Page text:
The South African patrol entered the village confidently. The latest intel-report stated that the people there supported Savimbi; so after chatting with an old woman they found on the track leading to the village, they were quite happy to follow her there. She’d introduce them to the local chief, enabling them to check and gather more information.

And, while they sat under the branches of a large acacia tree, the armoured vehicle appeared. Who was more surprised? It’s hard to tell. For a few seconds the scene in the village froze. Everybody simply stopped what they were doing, standing and sitting stock-still, hardly remembering to breathe. Then all hell broke loose.

To describe what followed, defy the rules of writing. No amount of words, no matter how cleverly they get strung together and irrespective of the genius of the writer, can paint the picture accurately enough for the reader to live through such carnage. The crashing of the little canon in the turret of the vehicle, the malicious crack of rapid rifle fire, the terrified screams, the awful boom of hand grenades…

The young soldier remembers these, of course. The picture in his mind doesn’t have to rely on words – he was there! And he remembers how a chicken fled in a mad dash to get away and how it simply disappeared in a explosion of feathers and blood when a stray bullet put and end to its escape.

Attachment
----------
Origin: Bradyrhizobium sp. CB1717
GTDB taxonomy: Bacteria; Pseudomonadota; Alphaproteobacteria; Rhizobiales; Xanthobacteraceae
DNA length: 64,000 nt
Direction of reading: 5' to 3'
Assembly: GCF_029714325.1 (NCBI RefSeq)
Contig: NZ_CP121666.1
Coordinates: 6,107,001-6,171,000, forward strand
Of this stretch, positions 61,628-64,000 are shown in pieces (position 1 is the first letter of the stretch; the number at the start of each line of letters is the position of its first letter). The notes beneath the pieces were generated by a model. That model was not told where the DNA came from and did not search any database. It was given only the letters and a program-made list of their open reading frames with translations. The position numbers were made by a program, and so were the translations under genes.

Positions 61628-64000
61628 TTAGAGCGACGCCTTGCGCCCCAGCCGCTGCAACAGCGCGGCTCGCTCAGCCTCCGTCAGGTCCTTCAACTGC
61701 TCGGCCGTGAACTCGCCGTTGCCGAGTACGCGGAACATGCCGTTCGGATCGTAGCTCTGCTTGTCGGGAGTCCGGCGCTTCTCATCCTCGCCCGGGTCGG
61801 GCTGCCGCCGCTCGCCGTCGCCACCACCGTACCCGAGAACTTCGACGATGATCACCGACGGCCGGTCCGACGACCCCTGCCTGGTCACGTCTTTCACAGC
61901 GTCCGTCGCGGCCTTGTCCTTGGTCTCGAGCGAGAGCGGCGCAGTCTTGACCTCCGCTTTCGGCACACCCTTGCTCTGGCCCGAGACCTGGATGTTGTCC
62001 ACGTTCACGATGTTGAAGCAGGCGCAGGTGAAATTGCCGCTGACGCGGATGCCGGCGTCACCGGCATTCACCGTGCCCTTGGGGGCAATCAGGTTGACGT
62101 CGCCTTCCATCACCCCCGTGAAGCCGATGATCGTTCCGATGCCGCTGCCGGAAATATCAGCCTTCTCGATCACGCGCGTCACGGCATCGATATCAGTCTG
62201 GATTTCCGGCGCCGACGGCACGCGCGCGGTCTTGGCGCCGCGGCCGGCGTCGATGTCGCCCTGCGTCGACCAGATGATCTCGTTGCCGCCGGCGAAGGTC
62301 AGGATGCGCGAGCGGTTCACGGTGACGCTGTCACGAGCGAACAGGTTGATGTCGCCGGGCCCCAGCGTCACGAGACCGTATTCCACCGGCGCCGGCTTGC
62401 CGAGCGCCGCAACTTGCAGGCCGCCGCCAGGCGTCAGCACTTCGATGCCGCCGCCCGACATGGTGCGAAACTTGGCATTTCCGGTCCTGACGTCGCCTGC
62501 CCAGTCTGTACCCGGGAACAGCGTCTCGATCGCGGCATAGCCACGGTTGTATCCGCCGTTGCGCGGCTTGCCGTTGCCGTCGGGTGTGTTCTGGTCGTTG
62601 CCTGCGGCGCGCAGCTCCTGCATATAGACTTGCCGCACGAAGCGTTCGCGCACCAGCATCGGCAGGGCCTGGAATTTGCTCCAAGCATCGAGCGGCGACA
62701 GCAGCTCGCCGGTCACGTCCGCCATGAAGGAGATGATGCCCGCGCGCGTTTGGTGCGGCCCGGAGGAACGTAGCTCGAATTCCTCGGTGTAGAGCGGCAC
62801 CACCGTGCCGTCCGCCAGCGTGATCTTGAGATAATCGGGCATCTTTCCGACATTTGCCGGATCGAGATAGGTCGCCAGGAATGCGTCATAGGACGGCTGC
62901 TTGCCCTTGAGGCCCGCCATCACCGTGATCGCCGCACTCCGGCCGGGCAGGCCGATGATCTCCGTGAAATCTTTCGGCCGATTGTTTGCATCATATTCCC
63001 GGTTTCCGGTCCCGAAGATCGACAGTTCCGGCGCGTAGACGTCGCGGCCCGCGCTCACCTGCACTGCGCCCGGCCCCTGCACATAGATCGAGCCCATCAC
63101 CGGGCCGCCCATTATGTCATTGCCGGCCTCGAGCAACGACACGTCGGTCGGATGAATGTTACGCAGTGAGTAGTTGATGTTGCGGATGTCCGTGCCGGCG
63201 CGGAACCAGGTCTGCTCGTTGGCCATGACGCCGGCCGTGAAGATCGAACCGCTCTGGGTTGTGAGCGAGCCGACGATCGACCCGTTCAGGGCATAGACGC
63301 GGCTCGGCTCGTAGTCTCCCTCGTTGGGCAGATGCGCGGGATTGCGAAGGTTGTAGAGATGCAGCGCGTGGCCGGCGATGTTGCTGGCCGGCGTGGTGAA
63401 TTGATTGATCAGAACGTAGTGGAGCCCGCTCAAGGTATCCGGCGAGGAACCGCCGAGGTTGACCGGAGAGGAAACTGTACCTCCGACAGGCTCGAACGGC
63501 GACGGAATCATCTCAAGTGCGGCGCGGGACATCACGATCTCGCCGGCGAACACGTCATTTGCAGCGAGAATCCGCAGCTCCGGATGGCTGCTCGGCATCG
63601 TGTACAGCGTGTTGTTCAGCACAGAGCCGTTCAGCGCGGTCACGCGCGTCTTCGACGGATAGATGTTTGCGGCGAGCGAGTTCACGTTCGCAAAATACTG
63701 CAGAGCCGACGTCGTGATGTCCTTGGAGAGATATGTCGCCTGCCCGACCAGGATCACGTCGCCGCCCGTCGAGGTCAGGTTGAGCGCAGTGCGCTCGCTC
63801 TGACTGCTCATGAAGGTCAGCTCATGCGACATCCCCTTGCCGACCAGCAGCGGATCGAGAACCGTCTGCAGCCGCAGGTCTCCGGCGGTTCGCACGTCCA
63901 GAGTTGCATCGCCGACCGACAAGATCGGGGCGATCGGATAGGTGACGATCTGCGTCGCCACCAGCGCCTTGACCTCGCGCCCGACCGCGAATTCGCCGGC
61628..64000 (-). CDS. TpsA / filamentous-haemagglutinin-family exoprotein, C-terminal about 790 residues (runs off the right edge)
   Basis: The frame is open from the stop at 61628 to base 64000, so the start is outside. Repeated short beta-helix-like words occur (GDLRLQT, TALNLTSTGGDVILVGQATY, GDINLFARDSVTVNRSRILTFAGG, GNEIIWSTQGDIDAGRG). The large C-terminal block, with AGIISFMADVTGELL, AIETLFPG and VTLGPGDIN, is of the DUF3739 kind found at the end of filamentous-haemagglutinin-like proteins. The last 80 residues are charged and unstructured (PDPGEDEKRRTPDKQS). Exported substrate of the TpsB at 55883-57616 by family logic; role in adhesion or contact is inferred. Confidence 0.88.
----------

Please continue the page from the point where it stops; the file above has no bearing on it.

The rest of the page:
And then, suddenly, it was over. The armoured vehicle stood burning in the clearing. There were bodies. Old ragged bodies. Young uniformed bodies. A dog lay to one side, whimpering, bleeding. A hut billowed smoke.

Silence. The dog died quietly.

The young soldier moved. His hand patted his legs, his body, his neck. Somehow, he seemed to have escaped any damage. Tentatively, carefully, he rolled over. He had to brush the sweat and dust and tears from his eyes to see.

And he saw. A man – a Cuban? – was looking at him from behind an upturned drum. not ten yards away from him. He had a streak of blood across his face. He had a Cuban uniform. He had a rifle. It was pointing at the sky.

“No more shooting, for God’s sake!” The young soldier’s voice cracked like a teenager’s.

The Cuban put down his rifle.

The next ten minutes saw them moving about, checking bodies. At first, the Cuban looked at the Cuban and black soldiers, the South African at his mates. Then they didn’t care any more and checked whoever they found.

“They’re all dead.” The young soldier said, like one would announce the score after losing a rugby match.

The Cuban muttered something that sounded like ‘muerto’.

Later, afterwards, they sat down outside the burning village, enemies united by loss. The smell of death bound them together in a quest for survival. The Afrikaner boy and the Cuban youth and the pungent scent of cordite and smoke and blood sat down next to a thorn tree. They couldn’t  speak to each other for many reasons, their different languages being the least of these.

After a while, the young soldier took the little red Bible the army had given him from his breast pocket. He paged to Psalm 23. To his surprise, the Cuban produced a small black book, glanced at the young soldier’s, and found the same psalm in his own language.